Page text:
sweartotellthetruth

February 2, 2016

Blues and Rhythm Show 215 on 93.3 CFMU (Hamilton, Ontario)

Swear to Tell the Truth for Tuesday, February 2nd (1:00 to 2:30pm)

The history of classic Rhythm & Blues has been written around the narratives of the various record labels that featured the music, especially the great R&B independents.  Of course, the music existed and thrived apart from the recorded product and the studios that produced the records but few places received the kind of attention that the city of Newark did in the book Swing City, so we don’t have a broad picture of classic Rhythm & Blues apart from what took place in the recording studios. Specialist magazines have provided detailed bios of some of the performers but there are full-length biographies of only a few figures–Louis Jordan, Dinah Washington,  Wynonie Harris. 

Product Details                              Early R&B Divas- Volume Two                              Product Details

The stories of the record labels depend a great deal upon the company accounts kept by the label-owners, upon session details , correspondence and, where available the acetates and tapes that have survived.  They depend as well on the availability of the label operators and other principals, producers, arrangers, sales-people. Art Rupe provided information about his Specialty label and Ace Records gleaned information about Modern-RPM-Kent when they leased and later purchased the catalogue and assets of the label. In the case of Aladdin Records, we have the details in the blues and gospel discographies but we looked in different places for further information and came up empty.

Our survey covers the years 1945 to 1951, years in which the Aladdin flourished as an independent specializing in R&B.  We know that the label owners, Eddie, Leo and Ira Mesner, operated a record store, The Philharmonic Music store in Los Angeles. They had money to begin with and the label reported 1.5 million dollars in sales for 1945, according to John Broven. One artist described the Mesners as “gamblers” but we don’t know how to evaluate that observation. The label was originally called Philo but the Philco Company threatened legal action and the name was changed to Aladdin. The label did well into the through to 1950 but there was a slowdown at the beginning of the new decade. How well the label adapted toe changes in the record market after the early fifties is something we we can’t say at this point but Aladdin is supposed to have been the leading R&B label between the years 1948 and 1952.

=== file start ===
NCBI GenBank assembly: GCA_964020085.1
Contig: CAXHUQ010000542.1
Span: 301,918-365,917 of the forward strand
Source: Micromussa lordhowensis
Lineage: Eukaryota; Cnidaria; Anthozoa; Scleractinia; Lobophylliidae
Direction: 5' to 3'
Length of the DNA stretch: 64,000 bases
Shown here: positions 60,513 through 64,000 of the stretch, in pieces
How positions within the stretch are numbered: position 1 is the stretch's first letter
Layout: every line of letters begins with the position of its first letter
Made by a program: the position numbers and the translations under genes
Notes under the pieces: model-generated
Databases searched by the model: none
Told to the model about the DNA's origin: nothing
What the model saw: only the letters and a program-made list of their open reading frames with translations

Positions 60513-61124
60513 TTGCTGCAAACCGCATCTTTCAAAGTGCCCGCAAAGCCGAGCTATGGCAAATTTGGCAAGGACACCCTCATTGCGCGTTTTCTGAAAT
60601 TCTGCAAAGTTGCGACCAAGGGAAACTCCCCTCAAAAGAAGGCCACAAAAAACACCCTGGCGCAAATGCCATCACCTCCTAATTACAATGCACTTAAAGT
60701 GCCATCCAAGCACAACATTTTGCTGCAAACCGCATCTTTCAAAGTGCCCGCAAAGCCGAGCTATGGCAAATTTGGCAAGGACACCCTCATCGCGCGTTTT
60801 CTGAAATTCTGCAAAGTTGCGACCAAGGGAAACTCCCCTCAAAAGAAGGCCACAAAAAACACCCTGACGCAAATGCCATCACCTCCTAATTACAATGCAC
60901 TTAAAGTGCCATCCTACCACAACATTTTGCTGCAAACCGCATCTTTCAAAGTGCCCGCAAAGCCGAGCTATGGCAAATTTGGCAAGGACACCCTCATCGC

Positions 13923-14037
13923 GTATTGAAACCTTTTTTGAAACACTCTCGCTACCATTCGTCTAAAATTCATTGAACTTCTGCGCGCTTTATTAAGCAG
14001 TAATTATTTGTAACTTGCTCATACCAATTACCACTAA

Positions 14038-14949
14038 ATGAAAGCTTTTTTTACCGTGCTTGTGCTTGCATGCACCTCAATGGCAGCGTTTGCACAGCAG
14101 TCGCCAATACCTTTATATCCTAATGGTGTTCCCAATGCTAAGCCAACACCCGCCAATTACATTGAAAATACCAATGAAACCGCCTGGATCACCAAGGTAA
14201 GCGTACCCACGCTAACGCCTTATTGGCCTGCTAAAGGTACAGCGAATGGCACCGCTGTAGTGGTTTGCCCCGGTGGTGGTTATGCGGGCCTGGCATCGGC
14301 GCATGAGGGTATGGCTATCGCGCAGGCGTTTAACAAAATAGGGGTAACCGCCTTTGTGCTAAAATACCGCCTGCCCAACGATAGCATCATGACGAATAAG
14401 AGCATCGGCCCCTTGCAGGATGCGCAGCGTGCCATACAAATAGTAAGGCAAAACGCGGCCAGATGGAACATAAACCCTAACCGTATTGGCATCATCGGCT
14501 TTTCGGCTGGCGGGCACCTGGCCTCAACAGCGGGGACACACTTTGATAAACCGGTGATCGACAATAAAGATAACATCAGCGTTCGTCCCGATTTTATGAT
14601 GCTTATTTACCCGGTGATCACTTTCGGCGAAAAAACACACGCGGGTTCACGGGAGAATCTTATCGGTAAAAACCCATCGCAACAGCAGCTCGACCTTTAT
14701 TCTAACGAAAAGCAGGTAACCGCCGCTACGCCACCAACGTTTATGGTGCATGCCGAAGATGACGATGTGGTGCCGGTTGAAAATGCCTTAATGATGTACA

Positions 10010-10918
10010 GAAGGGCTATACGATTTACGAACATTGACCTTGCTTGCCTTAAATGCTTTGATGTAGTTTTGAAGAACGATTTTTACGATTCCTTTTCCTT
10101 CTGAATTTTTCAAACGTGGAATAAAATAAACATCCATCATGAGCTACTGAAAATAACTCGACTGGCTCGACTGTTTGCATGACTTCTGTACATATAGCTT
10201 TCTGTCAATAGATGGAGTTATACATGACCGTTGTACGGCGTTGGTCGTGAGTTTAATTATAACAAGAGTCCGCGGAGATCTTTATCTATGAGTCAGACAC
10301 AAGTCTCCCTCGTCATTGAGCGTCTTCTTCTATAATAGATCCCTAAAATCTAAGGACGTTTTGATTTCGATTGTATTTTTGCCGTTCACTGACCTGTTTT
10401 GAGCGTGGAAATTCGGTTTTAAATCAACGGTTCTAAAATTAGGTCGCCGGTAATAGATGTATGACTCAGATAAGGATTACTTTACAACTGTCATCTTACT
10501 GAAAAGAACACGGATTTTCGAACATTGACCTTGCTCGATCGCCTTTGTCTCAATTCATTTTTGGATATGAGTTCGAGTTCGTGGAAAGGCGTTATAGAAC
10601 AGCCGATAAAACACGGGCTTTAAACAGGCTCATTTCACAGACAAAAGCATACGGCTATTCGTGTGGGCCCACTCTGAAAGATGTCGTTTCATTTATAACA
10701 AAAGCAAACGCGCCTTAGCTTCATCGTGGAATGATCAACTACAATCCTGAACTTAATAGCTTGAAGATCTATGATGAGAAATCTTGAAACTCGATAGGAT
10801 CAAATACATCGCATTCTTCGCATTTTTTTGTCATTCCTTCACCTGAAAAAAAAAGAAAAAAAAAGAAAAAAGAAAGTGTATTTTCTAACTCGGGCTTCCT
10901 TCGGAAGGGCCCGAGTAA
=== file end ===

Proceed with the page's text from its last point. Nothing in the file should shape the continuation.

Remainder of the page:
Something that was noticeable to us in putting this show together was the large role of Maxwell Davis. Davis was present as a player on many of the records we selected for the program, identified as bandleader on several, and likely the arranger and, effectively, if not in name,  the producer on much of what was produced in Aladdin’s studio.  According to Dave Penny, in 1948 he signed a contract with Aladdin that gave him the title of session musician/arranger/musical/director, roles he’d been filling informally up to then free-lancing at what looked to be every Coast  independent R&Blabel. His influence on R&B recording on the West Coast was huge because he played a similar role with just about every label, including large independents Specialty and Modern-RPM-Kent. A three-CD survey of his work, entitled Wailin’ Daddy is part of series called Architects of Rock ‘n’ Roll. Maxwell, Davis, Architect of Rhythm & Blues might be right.                     

 On the Show:

Jay McShann’s Kansas City Stompers – Johnny Moore’s Three Blazers – Helen Humes – Jo Jo Adams – Effie Smith – Jimmy “Baby Face” Lewis – The Rockets – Joe Turner – Little Miss Cornshucks – Robins – Amos Milburn – a.o.

Listen to the program at FM 93.3 in Hamilton or on CFMU online at cfmu.msumcmaster.ca. The program will be available to stream or as a podcast until February 28th.

Image result for driftin' blues philo label photos                                 

 The Aladdin Records Story

 Contact Us:

To reach us with comments or queries, write us at sweartotellthetruth@gmail.com.

You can also follow the program at sweartotellthetruth@nosignifying on Twitter.

Next week (February 9th)

Mardi Gras

September 19, 2015

Blues and Rhythm Show 194 on 93.3 CFMU (Hamilton, Ontario)

Swear to Tell the Truth for Tuesday, August 25th, (1:00-2:30 pm).

Our plan was to work up a feature on R&B. This evolved to a full-length study of Chicago’s Mercury Records, a label which began as an independent specializing in R&B and country but was advantageously placed to become a major player in the recording industry. Our feature concentrated on the early years when, according to Berle Adams, the label’s success was based upon its R&B catalogue. We took the story from 1945 to 1952. Mercury did not remain a Chicago label for long. The label recorded in New York, New Orleans and L.A. and by the end of the fifties it was a major label, highly competitive in the pop field and with a large classical catalogue. As an R&B label, Mercury put together an impressive catalogue, including the recordings of Dinah Washington from 1946 to 1962. At different times the label had Eddie Vinson, Jay McShann, and Buddy and Ella Johnson on its roster.

On the Show:

Four Jumps of Jive – Sippie Wallace – Dinah Washington – Eddie “Cleanhead” Vinson – Helen Humes – Cootie Williams Orchestra – Professor Longhair – Austin McCoy Trio with Frankie Ervin – Chuck Norris – Big Jim Wynn – a.o.